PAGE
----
Smartphones aim to wipe standard point-and-shoot cameras out of the market while mirrorless cameras hope to draw some attention away from the standard DSLR cameras. But where does that leave handheld digital camcorders? Modern DSLR cameras already have impressive video recording capabilities leaving professional photographers with little reason to carry around a separate camcorder. Smartphones can record 1080p video but don’t exactly have the ergonomics for lengthy video recording sessions. This is why there is still a market for budget camcorders and it is good news for companies like JVC which have a long history in making attractive camcorders in different price ranges. In early 2013, JVC announced a bunch of new Everio camcorders for 2013 focusing on refinements. The JVC GZ-EX555 belongs in the entry-level pack but it has some highly appreciable improvements.
JVC’s 2013 refresh focuses on internal improvements so the design ends up being similar to JVC’s other Everio products. It isn’t actually a bad thing because the JVC GZ-EX555 is compact, light and comfortable to hold thanks to the hand strap. JVC can be forgiven for opting for a plastic body since this is a budget model after all but at least it feels glossy. There are not so many physical controls other than the basics because the interface is touch-driven.
The display panel is equipped with a standard 3-inch screen with 230k pixels. There are no physical controls next to the display so you are forced to learn the touch interface if you want to adjust settings and work with other controls. Fortunately, there isn’t much of a learning curve this time around because all 2013 models including the JVC GZ-EX555 have a redesigned menu interface. The new interface has an icon-driven approach so smartphone users should feel right at home.
If you didn’t purchase a cheap JVC camcorder before because you didn’t like the video quality, the GZ-EX555 could alleviate your concerns because of the improved 1/5.8-inch CMOS sensor. It has a 2.5-megapixel resolution which allows the camcorder to capture more detail. Zooming capabilities are sacrificed though leaving the maximum zoom up to just 38x instead of 40x. The Dynamic zoom is still available in case you want to go closer although it maxes out at 65x rather than 70x. It isn’t a huge difference and is worth the trade-off.
Another nice improvement is the inclusion of an optical image stabilizer which should help you shoot videos even if you zoom in. The sensor is back-illuminated as well making this camcorder a decent low-light performer.
You can really appreciate the decent video quality if you shoot video at higher video settings. In fact, the JVC GZ-EX555 offers some new options such as the ability to record 1080p at 50 frames per second and you can go as high as 28 Mbits/sec or 24 Mbits/sec at the usual 25 fps setting. You can also go for the iFrame format if you have a Mac and you wish to make it a bit easier for your Mac applications to edit these videos. 720p and 960×540 resolutions are accepted if you want to use the iFrame format.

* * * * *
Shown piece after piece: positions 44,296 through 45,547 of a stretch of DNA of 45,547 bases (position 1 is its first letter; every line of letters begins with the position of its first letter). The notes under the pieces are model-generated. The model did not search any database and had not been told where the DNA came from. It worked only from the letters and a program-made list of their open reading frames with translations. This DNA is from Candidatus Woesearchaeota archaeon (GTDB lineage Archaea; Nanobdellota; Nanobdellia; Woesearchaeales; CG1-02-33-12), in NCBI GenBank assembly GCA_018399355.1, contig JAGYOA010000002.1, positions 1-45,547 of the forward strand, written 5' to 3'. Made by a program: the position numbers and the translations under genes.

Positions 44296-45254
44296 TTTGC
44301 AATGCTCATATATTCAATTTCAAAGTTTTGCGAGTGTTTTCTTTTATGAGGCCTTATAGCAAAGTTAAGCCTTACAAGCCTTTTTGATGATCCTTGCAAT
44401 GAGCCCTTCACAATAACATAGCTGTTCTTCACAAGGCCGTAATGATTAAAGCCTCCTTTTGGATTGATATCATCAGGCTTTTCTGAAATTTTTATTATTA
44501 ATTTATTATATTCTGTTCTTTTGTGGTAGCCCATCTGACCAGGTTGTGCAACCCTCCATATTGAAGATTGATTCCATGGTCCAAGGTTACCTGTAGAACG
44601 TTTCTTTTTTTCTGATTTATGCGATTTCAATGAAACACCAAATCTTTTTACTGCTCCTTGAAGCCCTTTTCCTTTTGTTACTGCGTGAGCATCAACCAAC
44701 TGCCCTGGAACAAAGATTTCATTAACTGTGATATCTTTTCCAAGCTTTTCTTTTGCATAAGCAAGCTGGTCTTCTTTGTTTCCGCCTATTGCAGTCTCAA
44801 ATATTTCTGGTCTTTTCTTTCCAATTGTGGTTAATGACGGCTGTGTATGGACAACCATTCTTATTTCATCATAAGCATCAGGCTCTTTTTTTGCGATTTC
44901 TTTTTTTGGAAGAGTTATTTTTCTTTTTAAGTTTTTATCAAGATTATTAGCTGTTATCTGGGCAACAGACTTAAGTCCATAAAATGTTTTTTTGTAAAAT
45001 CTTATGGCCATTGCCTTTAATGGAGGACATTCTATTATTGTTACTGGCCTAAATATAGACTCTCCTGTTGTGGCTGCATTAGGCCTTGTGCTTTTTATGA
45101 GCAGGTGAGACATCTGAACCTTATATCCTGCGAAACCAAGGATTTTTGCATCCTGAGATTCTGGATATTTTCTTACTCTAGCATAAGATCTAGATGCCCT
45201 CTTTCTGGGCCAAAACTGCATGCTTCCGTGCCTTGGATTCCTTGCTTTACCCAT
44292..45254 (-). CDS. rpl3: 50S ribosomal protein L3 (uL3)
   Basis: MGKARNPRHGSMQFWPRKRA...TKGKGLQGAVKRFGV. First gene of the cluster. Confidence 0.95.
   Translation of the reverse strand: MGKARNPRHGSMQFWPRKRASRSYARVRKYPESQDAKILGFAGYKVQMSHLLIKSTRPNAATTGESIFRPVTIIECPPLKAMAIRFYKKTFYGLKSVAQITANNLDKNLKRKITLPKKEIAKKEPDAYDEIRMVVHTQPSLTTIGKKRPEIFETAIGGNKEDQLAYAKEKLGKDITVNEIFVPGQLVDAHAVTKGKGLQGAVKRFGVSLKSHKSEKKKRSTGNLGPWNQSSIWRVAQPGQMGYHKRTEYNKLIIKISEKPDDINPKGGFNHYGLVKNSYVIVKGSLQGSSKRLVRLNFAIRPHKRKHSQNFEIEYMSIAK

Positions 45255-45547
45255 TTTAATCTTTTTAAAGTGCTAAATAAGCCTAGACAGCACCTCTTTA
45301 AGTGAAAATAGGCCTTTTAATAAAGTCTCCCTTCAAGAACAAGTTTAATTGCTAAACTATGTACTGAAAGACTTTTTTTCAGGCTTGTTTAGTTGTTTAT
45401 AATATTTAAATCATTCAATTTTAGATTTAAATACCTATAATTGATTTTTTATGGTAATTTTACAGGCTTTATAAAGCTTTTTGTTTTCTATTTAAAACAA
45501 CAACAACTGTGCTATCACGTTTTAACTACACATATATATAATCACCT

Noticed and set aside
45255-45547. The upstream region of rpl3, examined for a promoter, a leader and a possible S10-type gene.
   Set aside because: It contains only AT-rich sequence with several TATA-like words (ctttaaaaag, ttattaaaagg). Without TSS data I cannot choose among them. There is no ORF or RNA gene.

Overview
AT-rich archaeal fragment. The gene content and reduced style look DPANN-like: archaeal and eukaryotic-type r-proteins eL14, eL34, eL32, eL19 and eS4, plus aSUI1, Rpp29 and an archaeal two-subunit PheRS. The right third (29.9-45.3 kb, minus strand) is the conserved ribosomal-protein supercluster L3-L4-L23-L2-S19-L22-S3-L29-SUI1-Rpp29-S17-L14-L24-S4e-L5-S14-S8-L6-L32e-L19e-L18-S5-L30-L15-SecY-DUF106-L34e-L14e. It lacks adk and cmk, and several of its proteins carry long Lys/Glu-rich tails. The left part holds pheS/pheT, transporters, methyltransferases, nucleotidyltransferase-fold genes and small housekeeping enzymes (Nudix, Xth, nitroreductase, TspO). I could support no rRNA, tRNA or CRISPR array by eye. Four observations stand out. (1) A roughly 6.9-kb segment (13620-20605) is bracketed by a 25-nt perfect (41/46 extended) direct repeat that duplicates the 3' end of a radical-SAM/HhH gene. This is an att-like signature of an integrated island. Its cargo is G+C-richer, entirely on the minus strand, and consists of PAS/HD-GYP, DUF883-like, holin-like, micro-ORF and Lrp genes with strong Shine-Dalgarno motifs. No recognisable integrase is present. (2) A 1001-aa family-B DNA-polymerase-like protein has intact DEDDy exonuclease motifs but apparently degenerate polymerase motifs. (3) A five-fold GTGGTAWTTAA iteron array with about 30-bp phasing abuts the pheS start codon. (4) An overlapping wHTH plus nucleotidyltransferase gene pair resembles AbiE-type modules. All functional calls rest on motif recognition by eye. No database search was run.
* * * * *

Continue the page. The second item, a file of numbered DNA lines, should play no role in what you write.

The JVC GZ-EX515 shares these new improvements as well but it requires an SD card for storage purposes. This isn’t needed with the GZ-EX555 because it has 16 GB of onboard storage so you can record several hours of standard HD video. If you want to record more than 5 hours of HD video at maximum quality, it is best to buy a 64 GB SDXC card that is at least Class 4 (Class 10 recommended) for optimal performance.
Unsurprisingly, the JVC GZ-EX555 comes with smile and face detection which are useful but dated technologies that all camcorders should have by now. But the GZ-EX555 can detect pets as well with the Pet tracking mode and does a good job in keeping pets in focus with the right exposure.
Exploring the interface can be rewarding because you can adjust a couple of manual settings like the focus. You will have to upgrade to a higher-end model if you want to control the shutter or iris. Other features include a slow motion mode where you can record at 300 fps along with a time lapse mode. You can also turn on the built-in light or use the Gain Up and Auto Slow Shutter options to further boost low light performance. It is also possible to add fun stamps and handwriting to your videos.
Like the much of the 2012 lineup of JVC camcorders, the JVC GZ-EX555 also comes with built in Wi-Fi and it works best if you have an Android or iOS mobile device. You can put the camcorder in Wi-Fi direct mode so your mobile device can retrieve videos from the camcorder through the Everio Sync 2 app. From there you can share the video to Facebook or YouTube. The GZ-EX555 can function as an access point too so you can have the camcorder record video and let the smartphone or tablet connect to the camcorder. Your mobile device can adjust the camcorder settings remotely and view what the camcorder is currently seeing. Combined with a tripod, the JVC GZ-EX555 can essentially work as a surveillance camera. In fact, there is this nice software feature which lets the camcorder automatically send an email if the camcorder detects movement. If you have a PC in the home network, it is also possible to backup all stored videos in the camcorder to the PC wirelessly.
The JVC GZ-EX555 is an interesting little product because it is so compact but has plenty of features including some internal storage. Even the 2012 model was very good for the price but came up a bit short in video quality. The JVC GZ-EX555 fixes that making this camcorder a near-perfect product. Near-perfect because the GZ-EX555 has a cheaper sibling which is the GZ-EX515 and it only lacks the internal storage. However, the JVC GZ-EX555 currently costs $450 while the GZ-EX515 costs $400. 64 GB SD cards are fairly cheap nowadays although the JVC GZ-EX555 can still be compelling if you need even more than 64 GB. Other than that and the lack of physical manual controls, the EX555 is one of the better budget camcorders for 2013.